We're trying to get into the spirit of the season, but we keep making the mistake of planning idyllic experiences, which, of course, are ruining the coming of Christmas.
Case in point: trimming the tree.
For years, I've tried to eliminate all the potential reasons why tree-trimming could become — how to put this? — an afternoon in the fires of hell.
Once, when our children were little, we created a fantasy day in which we planned to trudge out to the local Christmas tree farm, choose a majestic fir or spruce or pine (who can tell, really?) and drive home with the perfect Christmas tree tied to the roof of our family van, all the while singing carols in unison (or would harmony be more ideal?).
Don't be shocked, but it didn't turn out that way.
If I recall correctly, the temperature was something like 15 degrees. I had wrapped the children in so many layers that they literally were unable to move their arms and legs, except that I inexplicably had put them all in a single layer of flimsy cotton socks inside their inadequate snow boots, made of a substance not found in nature and unequal to the task of warming their feet.
About seven seconds after we got out of the van and walked (or waddled, as the case may be) toward the wagon that would drop us in the forest of available trees, one of the children claimed to be freezing. From that moment on, our idyllic afternoon on the tree farm deteriorated into an exercise in frozen futility.
"I'm cold," one child griped.
"At least you have the good mittens. My hands are frozen," another chimed in.
The complaining escalated.
"You always get the good mittens."
"That's because you lost the other mittens."
Then, one of the children said the wrong thing.
"Why is this taking so long?"
Of course, it was taking so long because my husband was in search of the one and only tree in the acres of evergreens with a straight tree trunk. For reasons beyond my comprehension, he operated under the misconception that there really is such a thing as a tree with a straight trunk.
Right about this time, I became concerned that the baby was at risk for hypothermia. So I did what all wives do when we know we're running out of time and the demands of motherhood are about to collide head-on with the responsibilities of being a good spouse.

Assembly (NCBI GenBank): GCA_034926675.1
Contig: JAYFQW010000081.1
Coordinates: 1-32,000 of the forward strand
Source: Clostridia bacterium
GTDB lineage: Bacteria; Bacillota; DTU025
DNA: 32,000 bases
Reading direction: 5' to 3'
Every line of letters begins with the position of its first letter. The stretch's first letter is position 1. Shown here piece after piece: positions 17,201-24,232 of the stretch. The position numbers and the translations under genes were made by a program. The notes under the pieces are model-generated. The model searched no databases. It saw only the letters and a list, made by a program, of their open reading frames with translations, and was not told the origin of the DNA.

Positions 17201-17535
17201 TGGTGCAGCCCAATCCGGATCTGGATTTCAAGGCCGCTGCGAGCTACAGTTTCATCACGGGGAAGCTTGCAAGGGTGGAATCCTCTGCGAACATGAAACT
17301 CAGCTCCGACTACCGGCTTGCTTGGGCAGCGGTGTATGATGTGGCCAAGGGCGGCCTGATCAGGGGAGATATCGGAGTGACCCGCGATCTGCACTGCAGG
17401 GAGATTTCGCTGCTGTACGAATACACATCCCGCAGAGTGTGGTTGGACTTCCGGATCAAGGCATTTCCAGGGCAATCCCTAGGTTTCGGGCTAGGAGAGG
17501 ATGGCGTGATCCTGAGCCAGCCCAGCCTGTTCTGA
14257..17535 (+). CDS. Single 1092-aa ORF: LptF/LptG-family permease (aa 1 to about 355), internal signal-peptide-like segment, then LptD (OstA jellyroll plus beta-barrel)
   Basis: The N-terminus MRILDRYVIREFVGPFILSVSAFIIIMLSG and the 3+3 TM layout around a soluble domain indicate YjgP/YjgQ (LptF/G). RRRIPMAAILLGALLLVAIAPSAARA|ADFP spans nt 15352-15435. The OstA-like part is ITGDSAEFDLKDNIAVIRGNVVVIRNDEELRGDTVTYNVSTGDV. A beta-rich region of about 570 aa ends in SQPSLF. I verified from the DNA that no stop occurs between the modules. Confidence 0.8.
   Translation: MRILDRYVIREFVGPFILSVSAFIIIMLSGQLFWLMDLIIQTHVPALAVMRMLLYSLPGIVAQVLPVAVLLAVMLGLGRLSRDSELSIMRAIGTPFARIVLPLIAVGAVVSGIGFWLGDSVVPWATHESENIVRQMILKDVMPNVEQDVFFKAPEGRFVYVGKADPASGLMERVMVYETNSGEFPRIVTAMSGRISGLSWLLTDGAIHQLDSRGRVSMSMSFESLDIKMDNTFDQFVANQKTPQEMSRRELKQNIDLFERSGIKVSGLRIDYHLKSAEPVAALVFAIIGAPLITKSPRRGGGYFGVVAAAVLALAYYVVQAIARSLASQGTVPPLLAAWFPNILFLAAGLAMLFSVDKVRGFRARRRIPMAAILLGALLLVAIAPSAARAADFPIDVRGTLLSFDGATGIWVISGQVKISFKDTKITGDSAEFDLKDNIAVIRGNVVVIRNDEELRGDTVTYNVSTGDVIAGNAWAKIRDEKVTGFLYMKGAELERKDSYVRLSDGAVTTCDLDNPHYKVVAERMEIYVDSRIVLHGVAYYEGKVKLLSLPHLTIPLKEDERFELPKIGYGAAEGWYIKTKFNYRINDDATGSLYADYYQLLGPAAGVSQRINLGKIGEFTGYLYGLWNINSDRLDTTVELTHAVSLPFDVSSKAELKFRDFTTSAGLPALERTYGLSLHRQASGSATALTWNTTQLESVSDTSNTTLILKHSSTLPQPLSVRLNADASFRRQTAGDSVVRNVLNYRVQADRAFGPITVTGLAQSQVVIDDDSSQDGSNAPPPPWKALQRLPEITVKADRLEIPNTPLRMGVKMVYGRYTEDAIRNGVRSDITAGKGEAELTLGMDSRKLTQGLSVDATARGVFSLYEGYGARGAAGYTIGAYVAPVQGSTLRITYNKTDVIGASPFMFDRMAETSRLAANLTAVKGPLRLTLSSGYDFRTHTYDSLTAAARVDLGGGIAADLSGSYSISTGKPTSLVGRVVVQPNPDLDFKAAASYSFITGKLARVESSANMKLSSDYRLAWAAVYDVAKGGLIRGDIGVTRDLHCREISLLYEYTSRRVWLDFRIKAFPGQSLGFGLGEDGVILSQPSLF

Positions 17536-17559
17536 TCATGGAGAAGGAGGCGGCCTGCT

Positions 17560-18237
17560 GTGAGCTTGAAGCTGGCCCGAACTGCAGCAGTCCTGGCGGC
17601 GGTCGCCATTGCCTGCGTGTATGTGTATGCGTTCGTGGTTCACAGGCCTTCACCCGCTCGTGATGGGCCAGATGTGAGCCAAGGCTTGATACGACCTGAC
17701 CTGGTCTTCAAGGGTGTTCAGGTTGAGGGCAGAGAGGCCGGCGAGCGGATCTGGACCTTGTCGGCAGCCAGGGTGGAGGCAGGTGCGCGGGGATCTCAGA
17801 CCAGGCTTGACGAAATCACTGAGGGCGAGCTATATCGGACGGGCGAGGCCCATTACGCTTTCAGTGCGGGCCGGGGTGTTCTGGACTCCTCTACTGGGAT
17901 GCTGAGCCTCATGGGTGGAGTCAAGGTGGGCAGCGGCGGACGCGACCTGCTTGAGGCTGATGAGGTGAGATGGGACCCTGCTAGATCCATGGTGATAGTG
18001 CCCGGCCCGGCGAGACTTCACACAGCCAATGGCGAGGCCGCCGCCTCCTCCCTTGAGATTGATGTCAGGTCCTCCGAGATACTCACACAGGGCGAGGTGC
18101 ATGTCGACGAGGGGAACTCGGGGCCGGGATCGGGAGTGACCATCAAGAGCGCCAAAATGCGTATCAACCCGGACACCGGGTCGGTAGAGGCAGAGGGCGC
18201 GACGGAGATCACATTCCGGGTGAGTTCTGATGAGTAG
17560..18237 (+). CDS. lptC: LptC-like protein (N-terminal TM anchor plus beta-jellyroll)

I started to flatter the heck out of my husband's taste in Christmas trees.
"Honey, you're right; that clearly is the tree that Joseph himself would have chosen had he not been so busy finding a stable for Mary. It's a winner."
"Are you sure?"
He tested my sincerity.
"Can we go now?" asked a chilled cherub.
"Absolutely. It's the perfect tree."
You know what happened next because it has happened to you or someone you know. Even if you don't celebrate Christmas, you probably have experienced the equivalent in furniture assembly or wallpapering.
We got home, and Jim cut the bottom so the tree would drink water from the tree stand (assuming we remembered to refill the stand with water). This was standard operating procedure, after all.
But cutting the bottom caused it to list to one side, so, naturally, he cut it a little more. And a little more. And more still.
Eventually, we stood in the family room next to a 3-foot Christmas bush that barely reached our elbows.
If memory serves, Jim and I had an argument, I fed the children a can of soup and some watery hot cocoa, and then he put the little ones to bed with a promise to trim the tree the next day, while I went out and got a professionally cut tree from the temporary tree vendor on the vacant lot near the gas station.
Tears. Apologies. Forgiveness. Merry Christmas.
A few years later, when the clearance sales started on the 26th of December, I bought a 6-foot artificial blue spruce, put it in the storage room and smugly planned the perfect family tree-trimming experience for the following year. At least I eliminated the potential for sap stains and pine needles clogging the vacuum cleaner.
Oddly, the six of us still believe tree trimming is an idyllic family experience despite annual tensions and conflict.
This year was no exception. When we pulled out our trusty artificial tree, "someone" had tangled the lights so inextricably into the boughs of plastic and wire that the plug was lost. We had to pull off all four strands of lights and start over. (My husband always says "someone did it" in front of the children rather than just accuse me outright.)
While two of us wrestled with the lights, the rest unwrapped, and then broke, several glass Santas, and Katie told Amy that the light-bulb ornament she had made for me last year was stupid, despite my reassuring Amy how much I treasured her handiwork.
Tears. Apologies. Forgiveness. Merry Christmas.
For whatever reason, our collective imaginations still harbor a fantasy of family togetherness that's possible only in the script of a Frank Capra movie.
Then again, every year somehow is more idyllic than the last, even if we're writing the script ourselves.